Physiology: The Force Behind Healthcare Simulation – A Guide for Techs, Part 8: ABGs

The more closely healthcare simulation matches real life situations (aka fidelity), the more likely that learners will become involved in the learning experience and be less confused. In the clinical setting, healthcare practitioners review past labs or order new ones to help make decisions about appropriate patient care. Lab results should be included in healthcare simulation scenarios where appropriate. Adding lab results provides learners with potentially missing pieces of data that would normally be available. Medical Simulation technologists often come from technical backgrounds with limited knowledge of physiology. By increasing basic physiological knowledge, simulation technicians can add to their understanding of medicine and become more fully involved in simulation operations, research and development.

Today’s article was guest authored by Kim Baily PhD, MSN, RN, CNE, previous Simulation Coordinator for Los Angeles Harbor College and Director of Nursing for El Camino College. Over the past 16 years Kim has developed and implemented several college simulation programs and previously chaired the Southern California Simulation Collaborative. Here, in Part 8 of the Physiology: The Force Behind Healthcare Simulation – A Guide for Techs, Dr. Baily specifically covers ABGs, which stands for Arterial Blood Gases. The entire series is linked below this article.

Warning! If you have not learned about ABGs before, this article may seem complicated but including ABGs in clinical simulation adds to the learning experience! The first part of this article provides a basic introduction to the physiology of ABGs and the second part explains how to interpret ABGs.


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Physiology Behind ABG Use

In the intensive care units (ICU) and emergency room settings, the oxygenation status, ventilation and acid-base balance of patients with severe sepsis, acute respiratory failure, and Acute Respiratory Distress Syndrome (ARDS) may be measured from a sample of arterial blood gas.

Arterial Blood Gases are measured from a sample of arterial blood which is collected into an airtight, heparinized syringe and are then transported to the analyzer packed in ice.

A note is made of whether the patient is on oxygen therapy since this will affect interpretation of the ABG. The ABG provides several different components of oxygen and acid/base status:


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Oxygenation Status

  • Partial pressure of oxygen in blood (PaO2). Normal PaO2 values = 80-100 mmHg
  • Estimated normal PaO2 = 100 mmHg – (0.3) age in years
  • Hypoxemia (low oxygen level in blood) = PaO2 < 50 mmHg
  • Oxygen saturation (SaO2) may be calculated from an ABG unless a co-oximetry is obtained, in which case it is measured i.e. the patient has a pulse oximeter in place.
  • An adequate supply of oxygen is vital for normal cellular function. Without circulating oxygen, the body becomes hypoxic and the brain and other cells of the body quickly shut down.
  • Note: blood gases can be collected from veins or capillaries however normal oxygen values will be lower.

pH Status

  • pH provides a measure of the acidity or alkalinity of the blood.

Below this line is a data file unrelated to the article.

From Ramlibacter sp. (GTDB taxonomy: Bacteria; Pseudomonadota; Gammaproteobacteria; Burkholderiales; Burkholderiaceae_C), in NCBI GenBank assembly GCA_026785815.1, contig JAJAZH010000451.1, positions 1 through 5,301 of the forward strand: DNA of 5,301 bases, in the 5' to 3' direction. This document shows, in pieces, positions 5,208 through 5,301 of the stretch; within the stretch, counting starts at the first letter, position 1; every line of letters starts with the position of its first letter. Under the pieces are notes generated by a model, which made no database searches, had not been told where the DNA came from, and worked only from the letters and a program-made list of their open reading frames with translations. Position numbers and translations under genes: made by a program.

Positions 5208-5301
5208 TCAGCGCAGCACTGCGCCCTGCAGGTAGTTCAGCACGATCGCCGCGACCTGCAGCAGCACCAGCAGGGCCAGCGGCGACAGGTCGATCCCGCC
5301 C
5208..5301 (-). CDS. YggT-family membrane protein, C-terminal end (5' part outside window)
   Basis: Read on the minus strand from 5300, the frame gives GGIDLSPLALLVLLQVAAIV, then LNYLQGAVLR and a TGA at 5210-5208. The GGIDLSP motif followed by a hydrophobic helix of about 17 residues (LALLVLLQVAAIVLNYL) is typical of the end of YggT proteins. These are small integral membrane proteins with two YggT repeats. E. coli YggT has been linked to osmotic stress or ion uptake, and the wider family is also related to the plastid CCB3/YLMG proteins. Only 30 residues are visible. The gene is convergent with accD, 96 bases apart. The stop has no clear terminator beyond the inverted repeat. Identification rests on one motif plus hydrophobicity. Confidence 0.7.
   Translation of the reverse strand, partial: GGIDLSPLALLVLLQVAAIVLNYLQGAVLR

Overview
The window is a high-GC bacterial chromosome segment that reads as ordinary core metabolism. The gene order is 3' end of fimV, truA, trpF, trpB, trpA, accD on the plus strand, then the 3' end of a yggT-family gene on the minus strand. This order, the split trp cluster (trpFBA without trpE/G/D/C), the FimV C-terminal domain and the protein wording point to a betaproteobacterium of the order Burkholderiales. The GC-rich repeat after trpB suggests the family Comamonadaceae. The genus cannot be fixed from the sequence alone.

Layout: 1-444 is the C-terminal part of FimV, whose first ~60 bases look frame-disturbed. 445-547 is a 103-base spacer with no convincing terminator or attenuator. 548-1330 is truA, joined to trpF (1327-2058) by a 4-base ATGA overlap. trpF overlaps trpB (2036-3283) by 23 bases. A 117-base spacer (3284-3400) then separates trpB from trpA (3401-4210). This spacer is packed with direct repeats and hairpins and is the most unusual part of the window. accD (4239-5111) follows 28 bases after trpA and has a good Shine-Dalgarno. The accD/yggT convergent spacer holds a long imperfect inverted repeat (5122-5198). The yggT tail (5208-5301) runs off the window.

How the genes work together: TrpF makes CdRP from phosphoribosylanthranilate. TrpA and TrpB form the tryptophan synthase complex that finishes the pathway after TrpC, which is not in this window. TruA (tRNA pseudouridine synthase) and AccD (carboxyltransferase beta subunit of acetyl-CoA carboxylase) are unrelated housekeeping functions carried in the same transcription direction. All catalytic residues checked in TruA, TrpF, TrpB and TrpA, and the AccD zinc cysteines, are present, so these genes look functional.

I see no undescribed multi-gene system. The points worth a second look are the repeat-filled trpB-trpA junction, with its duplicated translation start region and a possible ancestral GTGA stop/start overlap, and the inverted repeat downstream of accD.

• Normal values 7.35-7.45. Any number above or below this range is abnormal.
    • pH measures the amount of hydrogen ions (H+) by an inverse logarithmic function i.e. the higher the concentration of H+ ions, the lower the pH, the more acidic the body. Think H+ equals acid.
  • Acidemia: pH < 7.35
  • Conversely, the less H+ ions, the more alkaline and the higher the pH.
  • Alkalemia: pH values >7.45

Carbon Dioxide Level

  • Partial pressure of carbon dioxide (PaCO2). Normal value = (35-45 mmHg)
    • Memory hint – pH 7.35 – 7.45, PaCO2 35-45 mmHg
  • Buffers in the circulation act like sponges to absorb excess H+ ions or give off H+ ions when H+ ions are low. The main buffer system is blood is the bicarbonate-carbonic acid buffer system.
    • H2O + CO2 < -> H+CO+ < -> [HCO3-] + H+
    • As CO2 levels increase in blood, CO2 reacts with water to produce more H+ ions. This leads to more acid and a lower pH. The converse is also true.
      • As PaCO2 climbs above 45 mmHg, H+ increases and pH goes down (unless the body compensates).
      • As the PaCO2 falls below 35 mmHg, H+ decreases and pH goes up (unless the body compensates).
    • Carbon dioxide is blown off from the lungs when we exhale. The faster we breathe, the more CO2 is lost. Conversely, the slower we breathe, the more CO2 will be retained.
    • The body responds to changes in pH by either increasing or decreasing respiratory rate to either eliminate or retain CO2.
      • Decrease pH (acidosis) → hyperventilation → above equation moves to the left, H+ is reduced → pH returns to normal values.
      • Increase in pH (alkalosis) → reduced ventilation → CO2 retained. H+ increases, pH returns to normal values.
  • Respiratory acidosis/alkalosis – In an ABG, changes in pH that match changes in PaCO2 are due to a respiratory component.
    • Respiratory Acidosis – PaCO2 matches pH change i.e. high PaCO2 → increased acidity (lower pH)
      • ABG pH acid < 7.35, PaCO2 > 45 mmHg
        • Causes of Respiratory Acidosis:
          • Airway obstruction
            • COPD
            • asthma
            • other obstructive lung disease
          • CNS depression e.g. by medications
          • Sleep disordered breathing
          • Neuromuscular impairment – paralysis
          • Ventilatory restriction
  • Increased CO2 production: shivering, rigors, seizures, malignant hyperthermia, hypermetabolism, increased intake of carbohydrates
  • Incorrect mechanical ventilation settings
    • Respiratory Alkalosis low PaCO2 → increased alkalinity (higher pH).
      • ABG pH > 7.45 and the PaCO2 < 35 mmHg
        • Causes of Respiratory Alkalosis:
          • CNS stimulation: fever, pain, fear, anxiety, CVA, cerebral edema, brain trauma, brain tumor, CNS infection.
          • Hypoxemia or hypoxia: lung disease, profound anemia, low FiO2.
          • Stimulation of chest receptors: pulmonary edema, pleural effusion, pneumonia, pneumothorax, pulmonary embolus.
          • Drugs, hormones: salicylates, catecholamines, medroxyprogesterone, progestins.
          • Pregnancy, liver disease, sepsis, hyperthyroidism